Some key aspects of the automation process included standardising groups and merging user identities across all sites, as well as sifting out duplicate entries and invalid records. Handling this automatically was a godsend for UWS.
There were some surprises, too. Out of the blue the team discovered Concept was responsible for monitoring a wide array of scientific experiments, including the FACE project at Hawkesbury.
“We had no idea that Concept was handling complicated environmental alarm macros until during the process of migration Adam said ‘what’s this Face Array in the automation control?’,” laughs Lopes.
“When we asked about it Glen told us that among other things our system was monitoring one of the world’s only scientific experiments of this type and that this level of monitoring was vital functionality for UWS. We integrated this into Integriti during the process of migration and it’s working well.
“The programming to handle this monitoring process was migrated from Concept Calculated Auxiliaries to Integriti Macros and tested into submission,” says Lopes. “Re-implementing this logic using Integriti Macros was a baptism of fire for the new system but on migration day everything ran smoothly.”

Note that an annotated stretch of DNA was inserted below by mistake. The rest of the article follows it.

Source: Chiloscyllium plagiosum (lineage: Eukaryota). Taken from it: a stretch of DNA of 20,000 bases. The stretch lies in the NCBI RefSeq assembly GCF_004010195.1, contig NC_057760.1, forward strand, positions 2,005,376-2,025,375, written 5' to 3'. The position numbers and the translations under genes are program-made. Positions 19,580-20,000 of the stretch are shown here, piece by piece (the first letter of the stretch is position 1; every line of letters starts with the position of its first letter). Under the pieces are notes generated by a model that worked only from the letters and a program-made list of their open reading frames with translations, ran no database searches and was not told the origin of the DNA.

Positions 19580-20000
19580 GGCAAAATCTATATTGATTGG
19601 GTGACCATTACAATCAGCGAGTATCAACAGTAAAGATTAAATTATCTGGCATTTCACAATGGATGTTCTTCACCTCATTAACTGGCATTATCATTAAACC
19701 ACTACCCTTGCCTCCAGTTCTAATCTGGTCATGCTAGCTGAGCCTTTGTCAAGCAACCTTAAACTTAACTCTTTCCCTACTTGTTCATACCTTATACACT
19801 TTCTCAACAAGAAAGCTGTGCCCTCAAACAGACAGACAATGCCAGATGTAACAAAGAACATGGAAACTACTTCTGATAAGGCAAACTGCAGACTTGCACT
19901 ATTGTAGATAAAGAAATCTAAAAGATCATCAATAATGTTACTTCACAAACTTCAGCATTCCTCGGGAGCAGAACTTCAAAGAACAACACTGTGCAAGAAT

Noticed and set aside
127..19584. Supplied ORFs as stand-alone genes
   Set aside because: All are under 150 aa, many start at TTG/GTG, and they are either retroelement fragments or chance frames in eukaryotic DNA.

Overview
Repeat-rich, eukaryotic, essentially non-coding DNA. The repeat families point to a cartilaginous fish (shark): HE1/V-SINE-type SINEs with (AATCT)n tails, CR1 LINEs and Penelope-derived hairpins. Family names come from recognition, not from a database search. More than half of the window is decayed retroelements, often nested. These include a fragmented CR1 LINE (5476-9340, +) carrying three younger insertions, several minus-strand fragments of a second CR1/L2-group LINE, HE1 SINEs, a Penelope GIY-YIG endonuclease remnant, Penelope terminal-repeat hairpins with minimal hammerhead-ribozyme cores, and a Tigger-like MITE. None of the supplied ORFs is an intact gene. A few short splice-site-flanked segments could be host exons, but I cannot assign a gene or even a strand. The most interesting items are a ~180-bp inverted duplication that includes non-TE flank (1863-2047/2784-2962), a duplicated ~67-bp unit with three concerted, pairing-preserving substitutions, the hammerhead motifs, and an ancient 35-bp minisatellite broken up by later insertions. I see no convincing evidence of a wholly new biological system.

Cooper explains this functionality was vital for UWS
“A big thing for us is the reliability of the system for our research protection – it’s a really high priority. In that operational monitoring area we have some microscopes in some experiments that if they lose power we have to get international support – there are only a handful of these things in the world.
“What we did was map out where all the research protection was across the organisation and behind that are instructions that show what has to be done in the event of failure. This alarm handling capability was built for us by Inner Range. It’s operational, but the functionality began with pre-migration planning.”
How many hours did the engineers put into planning the migration?
“There were weeks of work in the programming,” Lopes says. “Transitioning 5 disparate systems to a single cohesive system required a deep operational understanding specific to the site, which cannot be completely automated.”
Adam Lopes agrees.
“Yes, there is a paradigm shift. But our migration tools which we developed for this project have become quite sophisticated and by the last couple of campuses we were doing it much quicker. The first one might have taken us a week, the last one took us a day,” he explains.